What happened to play?
Did you make mud pies when you were a child? Perhaps you spent time in a playground or a sandbox. Did you build castles in the sand? What happened to the joyful spirit of play in your life?
I was raised in a conservative environment so work and conditioning started at a young age. I am not good about being indoctrinated so I noticed when anyone tried. To this day, I notice. I like to work but I do not like fear being used to try to get me to work or to work more. Unfortunately, creating of a toxic environment of fear and insecurity has an effect whether you like it or not. It causes sadness, pain and loneliness. And insecurity.
I experienced all of those things. The fear world causes us to pull back and stop fully engaging with life out of normal self-protection. When that happens a part of us dies a little bit at a time.
Who Gets Hurt?
Children are known to be sensitive to the hurt in others. Many comfort those around them who are in pain. They are not, however, sophisticated in understanding the source of that pain.
How many of us are taught that if we are not obedient and quiet, we are a source of pain to others? How many of us are taught that when we are joyful we are hurting others? How many of us are taught that happiness is something we earn? How many of us are taught that curiosity is bad? How many of us are taught that our creative, fully alive spirit is too much?
How many of us are taught that the more alive we are, the more of a burden we are?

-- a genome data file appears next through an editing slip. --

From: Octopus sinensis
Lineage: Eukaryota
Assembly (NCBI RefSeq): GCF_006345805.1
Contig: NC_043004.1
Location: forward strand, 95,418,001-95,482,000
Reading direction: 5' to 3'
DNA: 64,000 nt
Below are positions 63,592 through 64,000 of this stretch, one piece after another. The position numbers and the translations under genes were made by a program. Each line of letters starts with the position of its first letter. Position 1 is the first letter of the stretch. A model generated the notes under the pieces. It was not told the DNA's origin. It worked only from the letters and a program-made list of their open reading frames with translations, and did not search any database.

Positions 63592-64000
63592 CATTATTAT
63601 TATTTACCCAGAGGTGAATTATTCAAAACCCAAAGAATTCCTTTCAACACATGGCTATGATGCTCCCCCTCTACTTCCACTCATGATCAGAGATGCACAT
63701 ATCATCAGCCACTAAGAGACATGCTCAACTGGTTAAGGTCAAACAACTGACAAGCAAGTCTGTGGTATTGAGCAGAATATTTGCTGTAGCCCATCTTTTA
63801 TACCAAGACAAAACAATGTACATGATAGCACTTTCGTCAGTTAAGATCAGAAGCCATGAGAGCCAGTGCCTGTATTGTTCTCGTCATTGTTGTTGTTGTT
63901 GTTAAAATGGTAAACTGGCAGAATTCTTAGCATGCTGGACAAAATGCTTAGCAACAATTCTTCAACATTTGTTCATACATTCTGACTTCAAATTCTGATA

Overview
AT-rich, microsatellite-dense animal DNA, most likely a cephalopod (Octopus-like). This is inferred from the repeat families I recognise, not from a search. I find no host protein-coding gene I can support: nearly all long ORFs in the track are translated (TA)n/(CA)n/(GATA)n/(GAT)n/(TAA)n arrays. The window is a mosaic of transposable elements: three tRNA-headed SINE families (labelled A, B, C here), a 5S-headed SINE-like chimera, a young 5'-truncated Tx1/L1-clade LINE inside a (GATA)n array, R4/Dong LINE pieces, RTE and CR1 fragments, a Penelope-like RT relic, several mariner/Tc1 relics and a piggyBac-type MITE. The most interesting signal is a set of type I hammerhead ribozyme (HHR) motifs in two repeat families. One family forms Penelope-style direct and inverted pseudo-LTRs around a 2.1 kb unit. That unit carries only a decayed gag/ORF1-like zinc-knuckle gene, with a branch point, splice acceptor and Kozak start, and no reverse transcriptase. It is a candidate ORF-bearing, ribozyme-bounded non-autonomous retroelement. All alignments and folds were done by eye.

No Room For Play
Trial and error are how we learn; it is how we become strong. So when we slowly close the door on play, we disempower ourselves and others. Playing is the basis of trial and error and give and take. Play helps us to be open to possibility and to the good wherever we find it.
Playing with others helps us learn to trust them even if they are very different from us.
Play: The Path To Empowerment
Play lets us be more process-oriented so that we are less focused on outcomes and more focused on our engagement in the trial and error process of creating. Play lets us work through a problem, so we learn how to do it. When we engage in play we learn when to move forward and when not to. We learn to act, reflect on our actions and make adjustments. We learn what works and what doesn’t and we acquire our own skills and knowledge independent of anyone else.
Children used to go outside to play all the time. It was important to do so because it gave you direct access to your experience and eventually helped you develop skill and wisdom. You did not require the validation of anyone else. Directness develops power. That appears to have changed and now young people have structured activities that are usually supervised and controlled.
Are they are better off?
Coming Into Our Own
We all need to find and take our place in the world. To do so we need to find our strengths and that occurs through play. Play enables us to take calculated risks and teaches us how to handle our successes and failures. Play makes failure a normal part of life. How many of us have a healthy attitude toward failure? In the interest of safety and security we may have given up our resilience and spirits and I am not sure that we have made the right bargain.
Play helps us become who we were meant to become. It helps is come into our own.
Which is why it is so important.